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Japan, S. Korea run with Vietnam coal plant despite climate vows

·2-min read
The coal plant has come under international criticism and even divided opinion within Japan's government

Japan and South Korea are pushing ahead with a controversial coal plant in Vietnam and will provide $1.8 billion in loans for the project, despite having announced ambitious pledges to become carbon-neutral on their home turf.

The state-aligned Japan Bank for International Cooperation (JBIC) said it will lend around $636 million to the Vung Ang 2 project in central Vietnam, which has come under international criticism and even divided opinion within Japan's government.

Private financial institutions and the Export-Import Bank of Korea will also provide loans, with the total amounting to $1.77 billion, JBIC said on Tuesday.

The 1,200-megawatt Vung Ang 2 plant was first proposed over a decade ago and has received investment from heavyweight firms like Mitsubishi Corporation.

Japan said in July it would tighten rules for investment in foreign coal-fired power stations on environmental grounds, but stopped short of promising to end government funding for projects or axe existing ones.

The country also recently unveiled plans to boost renewable energy and phase out petrol cars in a bid to reach its new goal for carbon neutrality by 2050. South Korea has also made a similar pledge this year.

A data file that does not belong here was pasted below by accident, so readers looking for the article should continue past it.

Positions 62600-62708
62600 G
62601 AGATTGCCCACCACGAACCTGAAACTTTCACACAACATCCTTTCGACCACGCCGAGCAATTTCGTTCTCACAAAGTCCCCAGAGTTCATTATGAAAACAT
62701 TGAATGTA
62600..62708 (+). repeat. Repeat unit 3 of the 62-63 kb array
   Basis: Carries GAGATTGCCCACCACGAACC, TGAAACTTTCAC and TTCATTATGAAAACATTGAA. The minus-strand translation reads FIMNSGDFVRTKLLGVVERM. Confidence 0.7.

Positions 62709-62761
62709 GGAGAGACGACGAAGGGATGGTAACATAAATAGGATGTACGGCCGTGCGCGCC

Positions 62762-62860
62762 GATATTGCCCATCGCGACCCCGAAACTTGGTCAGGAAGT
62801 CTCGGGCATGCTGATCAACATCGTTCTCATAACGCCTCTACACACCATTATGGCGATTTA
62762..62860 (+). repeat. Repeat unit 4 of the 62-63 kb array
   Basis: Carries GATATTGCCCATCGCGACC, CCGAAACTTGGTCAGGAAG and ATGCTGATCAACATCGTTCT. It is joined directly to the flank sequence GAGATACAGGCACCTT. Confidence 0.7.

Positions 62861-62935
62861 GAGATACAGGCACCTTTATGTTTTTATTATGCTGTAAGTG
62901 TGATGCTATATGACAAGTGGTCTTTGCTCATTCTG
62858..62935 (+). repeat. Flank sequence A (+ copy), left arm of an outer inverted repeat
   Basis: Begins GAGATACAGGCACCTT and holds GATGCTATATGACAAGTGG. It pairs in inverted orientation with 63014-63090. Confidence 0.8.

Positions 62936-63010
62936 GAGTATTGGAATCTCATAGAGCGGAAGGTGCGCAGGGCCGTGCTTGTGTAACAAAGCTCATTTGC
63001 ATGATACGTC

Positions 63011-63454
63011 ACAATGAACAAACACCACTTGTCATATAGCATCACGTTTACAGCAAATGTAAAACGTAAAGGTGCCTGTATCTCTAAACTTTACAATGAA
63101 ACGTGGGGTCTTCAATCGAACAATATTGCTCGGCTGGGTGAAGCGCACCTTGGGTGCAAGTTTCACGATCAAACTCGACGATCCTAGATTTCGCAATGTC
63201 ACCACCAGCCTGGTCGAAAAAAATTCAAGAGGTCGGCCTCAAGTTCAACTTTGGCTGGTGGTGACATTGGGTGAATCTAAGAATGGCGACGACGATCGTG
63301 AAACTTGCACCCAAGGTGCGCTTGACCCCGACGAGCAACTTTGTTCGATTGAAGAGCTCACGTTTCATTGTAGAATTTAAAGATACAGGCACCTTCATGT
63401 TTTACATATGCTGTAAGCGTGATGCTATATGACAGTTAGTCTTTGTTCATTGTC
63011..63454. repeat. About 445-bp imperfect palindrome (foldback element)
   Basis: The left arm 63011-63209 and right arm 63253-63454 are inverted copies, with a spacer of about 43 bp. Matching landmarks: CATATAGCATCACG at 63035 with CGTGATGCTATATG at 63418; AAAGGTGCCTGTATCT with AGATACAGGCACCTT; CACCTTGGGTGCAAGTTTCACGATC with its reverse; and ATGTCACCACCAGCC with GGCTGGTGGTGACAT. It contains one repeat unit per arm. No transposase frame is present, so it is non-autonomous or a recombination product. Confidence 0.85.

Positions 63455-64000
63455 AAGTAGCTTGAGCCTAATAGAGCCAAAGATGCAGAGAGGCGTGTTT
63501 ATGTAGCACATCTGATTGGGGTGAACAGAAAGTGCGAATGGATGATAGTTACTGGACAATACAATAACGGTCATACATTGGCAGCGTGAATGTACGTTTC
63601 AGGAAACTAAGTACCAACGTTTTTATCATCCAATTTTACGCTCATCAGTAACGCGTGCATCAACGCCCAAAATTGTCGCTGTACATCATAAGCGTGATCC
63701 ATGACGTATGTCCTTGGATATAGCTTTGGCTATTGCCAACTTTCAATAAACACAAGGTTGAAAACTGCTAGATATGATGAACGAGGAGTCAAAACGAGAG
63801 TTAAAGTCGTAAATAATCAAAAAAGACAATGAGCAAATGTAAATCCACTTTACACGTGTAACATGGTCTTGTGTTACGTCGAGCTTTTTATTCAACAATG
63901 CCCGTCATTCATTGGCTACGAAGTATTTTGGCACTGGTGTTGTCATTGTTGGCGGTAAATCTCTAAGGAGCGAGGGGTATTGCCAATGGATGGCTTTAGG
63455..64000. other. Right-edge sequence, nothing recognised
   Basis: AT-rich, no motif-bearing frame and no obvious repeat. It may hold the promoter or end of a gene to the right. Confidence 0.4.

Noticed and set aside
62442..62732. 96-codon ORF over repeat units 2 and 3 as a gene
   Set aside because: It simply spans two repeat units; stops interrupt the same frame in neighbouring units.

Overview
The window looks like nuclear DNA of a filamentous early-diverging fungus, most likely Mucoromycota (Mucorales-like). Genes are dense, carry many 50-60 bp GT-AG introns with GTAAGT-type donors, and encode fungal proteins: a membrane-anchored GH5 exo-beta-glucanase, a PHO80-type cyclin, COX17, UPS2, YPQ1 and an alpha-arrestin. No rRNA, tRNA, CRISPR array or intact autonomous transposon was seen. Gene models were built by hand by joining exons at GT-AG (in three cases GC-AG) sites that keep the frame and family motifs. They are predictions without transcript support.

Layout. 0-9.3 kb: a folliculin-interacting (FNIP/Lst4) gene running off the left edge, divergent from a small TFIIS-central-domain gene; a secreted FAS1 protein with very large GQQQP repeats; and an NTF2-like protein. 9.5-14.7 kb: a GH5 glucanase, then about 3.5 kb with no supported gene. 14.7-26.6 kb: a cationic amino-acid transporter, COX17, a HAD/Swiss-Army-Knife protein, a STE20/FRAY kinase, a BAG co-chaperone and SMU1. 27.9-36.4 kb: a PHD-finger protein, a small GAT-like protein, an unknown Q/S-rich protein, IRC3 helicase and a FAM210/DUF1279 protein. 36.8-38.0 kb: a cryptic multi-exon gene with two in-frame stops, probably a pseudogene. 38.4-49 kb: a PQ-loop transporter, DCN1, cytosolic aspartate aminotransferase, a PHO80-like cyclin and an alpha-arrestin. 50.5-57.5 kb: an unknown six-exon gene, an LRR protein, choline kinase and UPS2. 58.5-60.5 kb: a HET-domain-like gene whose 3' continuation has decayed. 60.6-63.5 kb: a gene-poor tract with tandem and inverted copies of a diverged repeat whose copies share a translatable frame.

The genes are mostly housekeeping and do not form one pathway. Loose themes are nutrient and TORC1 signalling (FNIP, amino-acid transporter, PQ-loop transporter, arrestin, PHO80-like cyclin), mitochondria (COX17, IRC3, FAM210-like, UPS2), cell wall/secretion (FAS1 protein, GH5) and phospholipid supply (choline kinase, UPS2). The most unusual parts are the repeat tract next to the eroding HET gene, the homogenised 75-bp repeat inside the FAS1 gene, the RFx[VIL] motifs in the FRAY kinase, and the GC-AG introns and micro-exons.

Vung Ang 2 came under fire in May when 127 environmental groups from around 40 countries signed a petition calling on all the Japanese parties involved -- reported to include big private banks -- to pull out of the project.

"It's a real disappointment," Eri Watanabe from 350.org, which signed the May petition, told AFP on Wednesday about JBIC's announcement.

"It shows the Japanese government is not very serious about complying with the Paris agreement and mitigating CO2 emissions," she said.

The Global Energy Monitor watchdog said in 2019 that Japan accounted for over $4.8 billion in financing for coal power plants abroad -- particularly in Indonesia, Vietnam and Bangladesh.

Japan's Environment Minister Shinjiro Koizumi has also raised concern over the country's financial support for the project.

"To me, this is wrong... as we are facing a lot of criticism from the international community," he said in January. "I want to change Japanese policies to those that can further contribute to decarbonisation."

si-etb-kaf/je